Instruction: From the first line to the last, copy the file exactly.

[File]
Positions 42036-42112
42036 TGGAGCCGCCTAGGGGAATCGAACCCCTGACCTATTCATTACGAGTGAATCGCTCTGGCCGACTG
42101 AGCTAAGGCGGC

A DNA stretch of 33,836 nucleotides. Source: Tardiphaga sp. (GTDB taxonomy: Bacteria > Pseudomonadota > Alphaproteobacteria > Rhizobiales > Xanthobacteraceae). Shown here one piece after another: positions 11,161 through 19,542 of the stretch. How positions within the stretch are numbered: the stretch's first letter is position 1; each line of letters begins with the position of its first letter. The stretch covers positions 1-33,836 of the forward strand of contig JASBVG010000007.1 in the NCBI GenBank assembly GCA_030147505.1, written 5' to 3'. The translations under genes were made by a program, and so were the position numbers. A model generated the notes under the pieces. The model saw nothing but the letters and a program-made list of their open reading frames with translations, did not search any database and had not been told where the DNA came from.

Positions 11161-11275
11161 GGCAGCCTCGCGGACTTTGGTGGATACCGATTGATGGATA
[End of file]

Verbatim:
Positions 42036-42112
42036 TGGAGCCGCCTAGGGGAATCGAACCCCTGACCTATTCATTACGAGTGAATCGCTCTGGCCGACTG
42101 AGCTAAGGCGGC

A DNA stretch of 33,836 nucleotides. Source: Tardiphaga sp. (GTDB taxonomy: Bacteria > Pseudomonadota > Alphaproteobacteria > Rhizobiales > Xanthobacteraceae). Shown here one piece after another: positions 11,161 through 19,542 of the stretch. How positions within the stretch are numbered: the stretch's first letter is position 1; each line of letters begins with the position of its first letter. The stretch covers positions 1-33,836 of the forward strand of contig JASBVG010000007.1 in the NCBI GenBank assembly GCA_030147505.1, written 5' to 3'. The translations under genes were made by a program, and so were the position numbers. A model generated the notes under the pieces. The model saw nothing but the letters and a program-made list of their open reading frames with translations, did not search any database and had not been told where the DNA came from.

Positions 11161-11275
11161 GGCAGCCTCGCGGACTTTGGTGGATACCGATTGATGGATA